Editorial: Second Chances
It is August 20 in Estonia, a public holiday.
This week in 1991, among much else, Estonians rose up to defend the free airwaves against Soviet tanks. It remains one of the most enduring images in the freedom narrative - people barricading themselves into the control room to stay in charge of their own national voice. Come to think of it, "August 20, Free Media Day" would even have a nice ring.
Officially, it is of course Restoration of Independence Day. In another great display of national unity, the national legislature of that time voted on that August 20 to re-establish the independence lost in 1940.
It was a great political stroke of timing. The literary and the religiously inclined reserve phrases like "grace of God" for such events... the hardliner putsch failing when it did, the different factions agreeing in Tallinn. Yet August 20, 1991 has always had a hollow, unsettling character. That's because the holiday should never have existed in the first place.
Without Nazi and Soviet dictators agreeing secretly to divide up Europe on another August day, in 1939, or the US, Britain and the USSR sealing the status quo at Yalta in 1945, it might have just been another late summer day in a boringly Nordic country. Estonia would have probably achieved "boring Nordic" status sometime in the 1960s or 1970s, had a per capita GDP of over US $40,000, a population of over 1.6 million, and would be connected by now by rail and tunnel to Scandinavia and Central Europe.
If "Re-Independence Day" rings somehow more hollow than an Independence Day (because of the whole business of losing 50 years and having to start from scratch in 1991) a Re-Re-Independence Day would be even more devalued. Although it's better than no independence at all, many would shudder to imagine what such a re-re-independent Estonia would look like.
Most of us are well aware of the news from Ukraine over the last nine months, and a fairly firm consensus has formed about what is going on. There is much that is confusing and grey. There are still the occasional contrarian opinions that re-imagine the whole conflict from the aggressor's point of view. But the leading non-fictional version is that Putin's Russia has malign, irredentist intentions, and it puts those plans into motion in a sneaky, opportunistic way.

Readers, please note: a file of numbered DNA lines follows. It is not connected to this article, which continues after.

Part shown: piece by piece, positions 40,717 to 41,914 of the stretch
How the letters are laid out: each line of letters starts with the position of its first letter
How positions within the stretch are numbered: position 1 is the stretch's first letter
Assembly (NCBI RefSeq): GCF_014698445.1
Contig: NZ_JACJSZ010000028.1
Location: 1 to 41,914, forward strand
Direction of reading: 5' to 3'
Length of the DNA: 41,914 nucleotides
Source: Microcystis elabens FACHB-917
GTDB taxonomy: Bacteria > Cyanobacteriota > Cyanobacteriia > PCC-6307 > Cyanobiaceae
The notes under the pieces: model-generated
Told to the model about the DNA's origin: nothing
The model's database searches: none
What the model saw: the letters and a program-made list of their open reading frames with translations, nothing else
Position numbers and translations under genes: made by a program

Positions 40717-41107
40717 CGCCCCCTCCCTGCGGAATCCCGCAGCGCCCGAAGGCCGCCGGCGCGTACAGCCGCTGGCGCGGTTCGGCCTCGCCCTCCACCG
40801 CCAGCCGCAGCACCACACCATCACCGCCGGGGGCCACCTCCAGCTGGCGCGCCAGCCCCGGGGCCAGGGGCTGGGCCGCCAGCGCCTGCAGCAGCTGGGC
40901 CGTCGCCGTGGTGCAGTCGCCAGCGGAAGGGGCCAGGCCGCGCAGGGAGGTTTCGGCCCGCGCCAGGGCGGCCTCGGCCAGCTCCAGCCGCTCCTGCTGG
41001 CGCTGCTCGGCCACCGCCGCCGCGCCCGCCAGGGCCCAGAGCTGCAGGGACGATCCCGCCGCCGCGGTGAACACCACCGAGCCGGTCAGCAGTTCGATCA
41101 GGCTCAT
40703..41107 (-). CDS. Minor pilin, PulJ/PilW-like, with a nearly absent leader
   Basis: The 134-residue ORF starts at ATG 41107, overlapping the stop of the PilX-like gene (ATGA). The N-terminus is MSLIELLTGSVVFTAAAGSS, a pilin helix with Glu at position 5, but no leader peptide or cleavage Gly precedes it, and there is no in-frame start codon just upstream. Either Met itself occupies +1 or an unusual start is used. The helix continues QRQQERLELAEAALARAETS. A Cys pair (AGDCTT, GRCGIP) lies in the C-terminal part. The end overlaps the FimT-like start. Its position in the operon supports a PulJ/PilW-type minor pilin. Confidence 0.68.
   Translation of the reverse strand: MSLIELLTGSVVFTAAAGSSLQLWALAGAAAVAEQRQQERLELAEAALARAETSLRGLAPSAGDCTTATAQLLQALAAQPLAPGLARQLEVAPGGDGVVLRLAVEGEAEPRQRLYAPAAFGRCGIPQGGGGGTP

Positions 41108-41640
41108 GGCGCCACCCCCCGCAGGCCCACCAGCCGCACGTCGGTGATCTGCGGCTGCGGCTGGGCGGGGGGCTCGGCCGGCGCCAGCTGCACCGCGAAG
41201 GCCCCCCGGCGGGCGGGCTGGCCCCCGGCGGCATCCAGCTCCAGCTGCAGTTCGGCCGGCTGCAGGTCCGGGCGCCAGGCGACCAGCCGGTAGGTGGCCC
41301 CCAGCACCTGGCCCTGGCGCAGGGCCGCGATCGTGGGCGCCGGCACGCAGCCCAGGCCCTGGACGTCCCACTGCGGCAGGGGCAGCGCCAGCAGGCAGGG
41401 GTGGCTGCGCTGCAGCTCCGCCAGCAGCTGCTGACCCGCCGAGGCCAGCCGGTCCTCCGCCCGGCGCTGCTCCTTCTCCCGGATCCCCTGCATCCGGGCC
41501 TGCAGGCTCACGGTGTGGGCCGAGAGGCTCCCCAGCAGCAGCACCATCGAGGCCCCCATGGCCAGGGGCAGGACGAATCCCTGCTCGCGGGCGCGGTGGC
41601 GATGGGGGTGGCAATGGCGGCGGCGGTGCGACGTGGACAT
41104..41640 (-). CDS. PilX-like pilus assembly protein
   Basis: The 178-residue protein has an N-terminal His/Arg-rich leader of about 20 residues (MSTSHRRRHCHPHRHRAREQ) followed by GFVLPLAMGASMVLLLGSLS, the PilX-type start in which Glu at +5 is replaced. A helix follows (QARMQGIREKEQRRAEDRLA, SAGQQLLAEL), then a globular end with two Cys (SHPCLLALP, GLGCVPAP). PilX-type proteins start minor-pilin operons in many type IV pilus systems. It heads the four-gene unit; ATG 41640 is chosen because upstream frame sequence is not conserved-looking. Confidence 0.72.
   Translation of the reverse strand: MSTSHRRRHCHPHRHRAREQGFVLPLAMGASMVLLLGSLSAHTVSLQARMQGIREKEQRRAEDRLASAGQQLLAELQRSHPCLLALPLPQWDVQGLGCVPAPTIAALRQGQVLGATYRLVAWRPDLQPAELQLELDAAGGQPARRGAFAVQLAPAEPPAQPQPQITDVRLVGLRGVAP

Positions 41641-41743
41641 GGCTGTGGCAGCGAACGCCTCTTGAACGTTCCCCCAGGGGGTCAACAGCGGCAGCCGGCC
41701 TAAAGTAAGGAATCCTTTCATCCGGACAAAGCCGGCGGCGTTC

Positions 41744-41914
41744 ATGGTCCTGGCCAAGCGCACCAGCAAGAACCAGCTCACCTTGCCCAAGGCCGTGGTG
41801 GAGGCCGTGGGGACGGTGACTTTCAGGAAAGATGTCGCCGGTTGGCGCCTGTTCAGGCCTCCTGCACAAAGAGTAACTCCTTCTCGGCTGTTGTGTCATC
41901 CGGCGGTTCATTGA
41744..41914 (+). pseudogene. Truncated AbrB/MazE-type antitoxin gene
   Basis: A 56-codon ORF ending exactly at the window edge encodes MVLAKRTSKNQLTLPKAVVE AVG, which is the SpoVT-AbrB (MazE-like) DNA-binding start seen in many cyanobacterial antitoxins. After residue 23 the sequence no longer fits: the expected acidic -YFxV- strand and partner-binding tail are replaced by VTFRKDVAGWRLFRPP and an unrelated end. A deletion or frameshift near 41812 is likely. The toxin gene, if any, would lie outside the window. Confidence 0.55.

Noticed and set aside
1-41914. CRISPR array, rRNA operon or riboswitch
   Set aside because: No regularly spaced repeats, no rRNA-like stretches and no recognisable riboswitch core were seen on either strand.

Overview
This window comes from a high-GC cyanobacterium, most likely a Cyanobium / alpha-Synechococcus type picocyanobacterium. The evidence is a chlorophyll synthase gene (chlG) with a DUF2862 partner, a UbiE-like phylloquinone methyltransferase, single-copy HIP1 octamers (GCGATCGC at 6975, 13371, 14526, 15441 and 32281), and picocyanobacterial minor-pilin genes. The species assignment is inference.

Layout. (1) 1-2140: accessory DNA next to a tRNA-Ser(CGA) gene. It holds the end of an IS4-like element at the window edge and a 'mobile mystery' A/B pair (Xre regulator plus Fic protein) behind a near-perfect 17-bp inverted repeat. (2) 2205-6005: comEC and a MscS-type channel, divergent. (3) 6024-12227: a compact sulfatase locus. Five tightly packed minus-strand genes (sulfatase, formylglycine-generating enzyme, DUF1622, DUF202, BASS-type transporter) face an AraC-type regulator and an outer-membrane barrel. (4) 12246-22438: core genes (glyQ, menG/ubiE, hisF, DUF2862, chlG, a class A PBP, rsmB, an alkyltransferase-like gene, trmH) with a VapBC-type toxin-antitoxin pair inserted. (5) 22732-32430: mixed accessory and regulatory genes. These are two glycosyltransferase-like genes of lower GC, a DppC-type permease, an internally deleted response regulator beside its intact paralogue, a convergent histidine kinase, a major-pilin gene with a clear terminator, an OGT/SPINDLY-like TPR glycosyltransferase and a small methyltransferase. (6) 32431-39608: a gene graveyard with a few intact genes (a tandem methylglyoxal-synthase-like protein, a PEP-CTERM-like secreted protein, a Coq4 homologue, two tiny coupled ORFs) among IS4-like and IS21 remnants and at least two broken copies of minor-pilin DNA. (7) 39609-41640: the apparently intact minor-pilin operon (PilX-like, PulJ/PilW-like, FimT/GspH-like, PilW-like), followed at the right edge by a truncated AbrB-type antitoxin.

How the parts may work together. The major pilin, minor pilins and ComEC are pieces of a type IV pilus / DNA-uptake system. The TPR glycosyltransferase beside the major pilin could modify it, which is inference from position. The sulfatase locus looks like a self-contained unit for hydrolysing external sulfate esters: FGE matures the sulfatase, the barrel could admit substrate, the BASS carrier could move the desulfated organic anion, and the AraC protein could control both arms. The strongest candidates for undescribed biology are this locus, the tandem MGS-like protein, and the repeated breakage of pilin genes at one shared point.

The West, which has long paid most of any moral debt owed to Eastern Europe, has done much to reassure the Baltics over the past few months, but there was bound to be a small setback.
It came two days ago. Amid talk about the supremacy of Article Five and collective defense, German Chancellor Angela Merkel said in Riga that Germany does not support NATO bases in the Baltics because a special NATO arrangement with Russia from 17 years ago takes precedence over the Washington Treaty.
This seemed quite shocking. It means that despite the fact that Russia is bankrolling, facilitating, even participating in a gradual invasion of a sovereign country, and despite the fact that NATO has halted cooperation with Russia, the German government apparently still sees Russia as something other than, in the language of the 1997 agreement, "an adversary." It would mean that there is a second echelon of NATO members.
Even though Merkel's message was delivered subtly - not everyone read through the lines - it seemed irresponsible.
First of all, bases are essential. If indeed Russia is on a post-Versailles-like sore-loser vendetta trajectory, then it's time to batten down the hatches, just in case. The only way to really defend the Baltics against an invasion is to have permanent NATO military bases or at least deep NATO stockpiles in place.
The poor man's, second-place option, though still a good one, is psychological deterrence, which amounts to not much less than telling the world that the permanent bases are on their way.
Of course, a comment by one head of government of a NATO member is not a comment by all NATO members: there is no Article Five for NATO communication. Merkel speaks for herself, a national politician under extreme pressure from business circles. And people will spin Merkel's message in different ways, saying that maybe she was just buying time.
But it still deserves to be countered. If Merkel was playing good cop, it's time for a bad cop to step in.
Enter perhaps an unlikely figure to play that role: Barack Obama.
Yet the stage is set: all eyes are now on the next VIP visit to the Baltics - the US Presidential Tallinn visit - and the Wales summit for clear word on deployments of the forces NATO needs to enforce Article Five in the real world, not just on the rhetorical level. Otherwise, NATO will need to explain how exactly how it plans to stop a hypothetical invasion - whether a blitzkrieg or little green disrupters - with just a few hundred troops. The last NATO summit in Chicago was good to the Baltics, but more concrete positive decisions are now required to complement punitive sanctions.
Here it is again wise to recall the meaning of August 20: it was a great second chance, but no one really wants more independence days than one.
Regular publishing at ERR News resumes on Thursday, after the holiday.